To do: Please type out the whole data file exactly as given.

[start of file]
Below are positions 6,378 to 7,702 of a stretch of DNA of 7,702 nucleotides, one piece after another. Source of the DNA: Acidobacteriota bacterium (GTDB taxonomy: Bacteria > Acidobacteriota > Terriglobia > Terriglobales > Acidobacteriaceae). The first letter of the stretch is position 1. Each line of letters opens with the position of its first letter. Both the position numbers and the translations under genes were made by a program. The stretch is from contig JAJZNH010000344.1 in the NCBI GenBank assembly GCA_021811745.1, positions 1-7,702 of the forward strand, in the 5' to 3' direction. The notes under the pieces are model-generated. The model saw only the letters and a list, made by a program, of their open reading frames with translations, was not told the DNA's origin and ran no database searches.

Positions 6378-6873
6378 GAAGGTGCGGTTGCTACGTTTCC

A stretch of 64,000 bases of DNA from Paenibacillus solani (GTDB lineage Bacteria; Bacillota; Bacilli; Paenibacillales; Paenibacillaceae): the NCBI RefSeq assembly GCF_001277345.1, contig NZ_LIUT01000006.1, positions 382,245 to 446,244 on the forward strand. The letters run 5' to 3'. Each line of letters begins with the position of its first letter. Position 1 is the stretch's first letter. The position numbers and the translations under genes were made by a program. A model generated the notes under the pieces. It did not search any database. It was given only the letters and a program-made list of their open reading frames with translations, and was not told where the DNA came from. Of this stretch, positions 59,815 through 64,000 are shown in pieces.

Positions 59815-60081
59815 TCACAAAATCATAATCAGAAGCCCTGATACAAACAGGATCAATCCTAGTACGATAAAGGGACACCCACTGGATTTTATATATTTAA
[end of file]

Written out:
Below are positions 6,378 to 7,702 of a stretch of DNA of 7,702 nucleotides, one piece after another. Source of the DNA: Acidobacteriota bacterium (GTDB taxonomy: Bacteria > Acidobacteriota > Terriglobia > Terriglobales > Acidobacteriaceae). The first letter of the stretch is position 1. Each line of letters opens with the position of its first letter. Both the position numbers and the translations under genes were made by a program. The stretch is from contig JAJZNH010000344.1 in the NCBI GenBank assembly GCA_021811745.1, positions 1-7,702 of the forward strand, in the 5' to 3' direction. The notes under the pieces are model-generated. The model saw only the letters and a list, made by a program, of their open reading frames with translations, was not told the DNA's origin and ran no database searches.

Positions 6378-6873
6378 GAAGGTGCGGTTGCTACGTTTCC

A stretch of 64,000 bases of DNA from Paenibacillus solani (GTDB lineage Bacteria; Bacillota; Bacilli; Paenibacillales; Paenibacillaceae): the NCBI RefSeq assembly GCF_001277345.1, contig NZ_LIUT01000006.1, positions 382,245 to 446,244 on the forward strand. The letters run 5' to 3'. Each line of letters begins with the position of its first letter. Position 1 is the stretch's first letter. The position numbers and the translations under genes were made by a program. A model generated the notes under the pieces. It did not search any database. It was given only the letters and a program-made list of their open reading frames with translations, and was not told where the DNA came from. Of this stretch, positions 59,815 through 64,000 are shown in pieces.

Positions 59815-60081
59815 TCACAAAATCATAATCAGAAGCCCTGATACAAACAGGATCAATCCTAGTACGATAAAGGGACACCCACTGGATTTTATATATTTAA